The Ruby-throated Hummingbird averages a length of 3.5 inches or 8.9 cm with a mass of 3.1 g. Adult males have an emerald green back with a ruby-red iridescent throat. The flanks are gray and his tail is forked. The larger female Ruby-throated Hummingbird also has an emerald green back, but has a white breast and throat. Her tail is rounded and tipped with white. Juvenile offspring resemble the female, the males developing the red gorget over time. Interestingly, as with other hummingbirds, the Ruby-throated Hummingbird’s wings beat extremely fast averaging 52 beats per second. Everything about these birds is fast, respiration is at 250 per minute and the heart rate reaches 1 200 beats a minute when feeding. Under normal conditions they fly at a speed of 48 km/h. In a dive they reach 101 km/h. The fast beating of the little wings of the hummingbird make a distinctive humming sound whilst they emit rapid chipping calls. The Ruby-throated Hummingbird has very short legs and has to shuffle across the item it is perching on.

Ruby-throated Hummingbirds feed only on nectar and insects (moths, butterflies and bees), using their long bills to reach inside flowers. They are easily drawn to garden bird feeders specially designed for their feeding habits. Males will even become very territorial over their feeder and guard it aggressively. Following an almost non-existent courtship the female will lay 2 tiny eggs in the minute nest built of bud scales. The nest is intricately designed with spider silk attaching it to a tree branch and lichen on the outside as camouflage. The inside of the nest is carefully lined with thistle down, cattail or dandelion. Incubation by the female lasts for about 60 to 80 days. Normally young ones will stay in the nest for 18 to 23 days, though this can vary greatly according to circumstances. Ruby-throated Hummingbirds are fascinating birds, a wonder to the eye, so why not purchase a nectar feeder and draw them to your garden.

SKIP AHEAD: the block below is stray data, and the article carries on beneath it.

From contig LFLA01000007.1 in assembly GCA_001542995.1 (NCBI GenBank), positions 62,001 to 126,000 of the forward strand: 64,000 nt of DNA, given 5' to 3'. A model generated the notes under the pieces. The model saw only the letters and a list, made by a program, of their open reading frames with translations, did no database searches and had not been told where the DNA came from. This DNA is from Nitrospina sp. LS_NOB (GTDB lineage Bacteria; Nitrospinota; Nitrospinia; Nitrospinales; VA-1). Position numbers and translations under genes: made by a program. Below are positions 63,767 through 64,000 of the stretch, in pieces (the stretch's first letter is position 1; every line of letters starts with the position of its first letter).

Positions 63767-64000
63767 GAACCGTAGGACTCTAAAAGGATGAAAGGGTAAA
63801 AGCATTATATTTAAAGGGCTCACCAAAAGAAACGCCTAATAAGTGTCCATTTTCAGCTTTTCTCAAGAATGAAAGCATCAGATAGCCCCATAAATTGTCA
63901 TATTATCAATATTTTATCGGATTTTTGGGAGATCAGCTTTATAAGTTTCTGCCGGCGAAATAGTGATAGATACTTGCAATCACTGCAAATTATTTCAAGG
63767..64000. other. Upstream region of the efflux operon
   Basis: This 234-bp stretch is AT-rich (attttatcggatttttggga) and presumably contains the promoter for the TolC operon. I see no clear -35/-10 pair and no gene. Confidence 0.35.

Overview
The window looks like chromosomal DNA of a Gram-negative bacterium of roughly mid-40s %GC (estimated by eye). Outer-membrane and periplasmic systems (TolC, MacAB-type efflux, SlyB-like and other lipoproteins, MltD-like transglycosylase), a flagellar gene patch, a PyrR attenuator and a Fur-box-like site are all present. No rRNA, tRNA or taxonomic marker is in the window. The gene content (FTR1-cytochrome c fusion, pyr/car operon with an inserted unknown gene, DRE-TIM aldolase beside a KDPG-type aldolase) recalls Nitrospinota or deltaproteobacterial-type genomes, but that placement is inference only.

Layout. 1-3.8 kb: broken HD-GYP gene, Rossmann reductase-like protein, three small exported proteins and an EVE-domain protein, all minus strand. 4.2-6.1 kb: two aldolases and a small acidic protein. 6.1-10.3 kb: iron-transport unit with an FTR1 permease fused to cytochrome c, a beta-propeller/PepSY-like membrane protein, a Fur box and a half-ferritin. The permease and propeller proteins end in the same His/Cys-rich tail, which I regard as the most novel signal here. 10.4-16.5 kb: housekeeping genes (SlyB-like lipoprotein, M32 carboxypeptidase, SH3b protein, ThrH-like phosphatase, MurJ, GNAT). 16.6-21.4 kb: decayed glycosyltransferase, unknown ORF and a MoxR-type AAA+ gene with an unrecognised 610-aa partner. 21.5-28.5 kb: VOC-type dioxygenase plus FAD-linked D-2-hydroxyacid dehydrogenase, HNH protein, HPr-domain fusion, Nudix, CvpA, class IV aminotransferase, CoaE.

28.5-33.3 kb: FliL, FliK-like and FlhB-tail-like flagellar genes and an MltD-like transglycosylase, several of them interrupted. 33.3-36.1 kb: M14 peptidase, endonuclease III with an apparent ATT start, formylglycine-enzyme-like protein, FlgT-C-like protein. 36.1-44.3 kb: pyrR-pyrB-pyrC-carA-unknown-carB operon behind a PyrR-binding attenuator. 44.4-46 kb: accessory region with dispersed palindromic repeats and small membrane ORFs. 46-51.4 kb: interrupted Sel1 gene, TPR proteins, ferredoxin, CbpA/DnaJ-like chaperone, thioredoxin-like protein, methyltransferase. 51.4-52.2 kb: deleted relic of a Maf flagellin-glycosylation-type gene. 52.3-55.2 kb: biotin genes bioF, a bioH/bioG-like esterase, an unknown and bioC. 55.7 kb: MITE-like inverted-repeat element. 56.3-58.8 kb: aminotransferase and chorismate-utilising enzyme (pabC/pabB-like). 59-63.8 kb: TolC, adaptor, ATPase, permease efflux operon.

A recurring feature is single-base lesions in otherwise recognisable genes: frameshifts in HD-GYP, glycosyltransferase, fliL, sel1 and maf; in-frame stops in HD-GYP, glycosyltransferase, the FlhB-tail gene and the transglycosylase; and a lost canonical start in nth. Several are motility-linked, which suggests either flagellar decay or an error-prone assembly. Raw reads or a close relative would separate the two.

Scarlet Tanager (Piranga olivacea)

February 9, 2009 by  
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The Scarlet tanager, Piranga olivacea, is unusual in comparison to the other 230 species of the Neotropical Tanager family. The Scarlet Tanager differs in that its plumage changes seasonally, in fact only one other member of the family does this and that is the Tanager that comes from the South American species. Every fall the male bird changes his striking red and black plumage to olive green for a more nondescript look. The small bird is about 6.25 inches long and has a fairly stout bill. The scarlet tanager can mainly be found in treetops.

The adult male tanager is a spectacular looking bird with his vibrant scarlet red plumage set against his shiny black wings and tail. This colouring stays with the male between the spring and summer months.

The adult female has none of the famous red coloring that her counterpart has but has a more yellow plumage. The female has olive back-grey wings and tail with greenish edges at the end of the feathers, and yellow under parts. The juvenile plumage is similar to the female tanager but the males will have blacker tails and wings.

The male scarlet Tanager is very easy to identify because of its striking red coloring. The male summer and Hepatic Tanagers, on the other hand, are entirely red. The female scarlet Tanager is also easily identified as the female summer Tanager is a plain yellow and not just orangey-yellow on its under parts. The female Western Tanager has wing bars and the female Hepatic Tanager has a darker cheek and her under parts are more orangey.

During the winter the Scarlet Tanager will occupy the canopy of the South American tropical forest and then later start their nocturnal migration north with the change of season. First they migrate through Central America and then they head across to the Gulf of Mexico. Upon arrival the male bird will start singing short phrases, alternating between a low and a high pitch, similar to that of the American Robin. He will then move to the lower branches of the trees and start performing his courtship display by drooping his wings slightly away from the body, elongating his neck to show off his scarlet back, as the female takes a look from above. Once the courtship is complete and a mate has been found the male will go further up into the trees and start singing again. The female Scarlet Tanager also sings but has a softer voice then her male companion. Together they will go out and look for food and raise their young.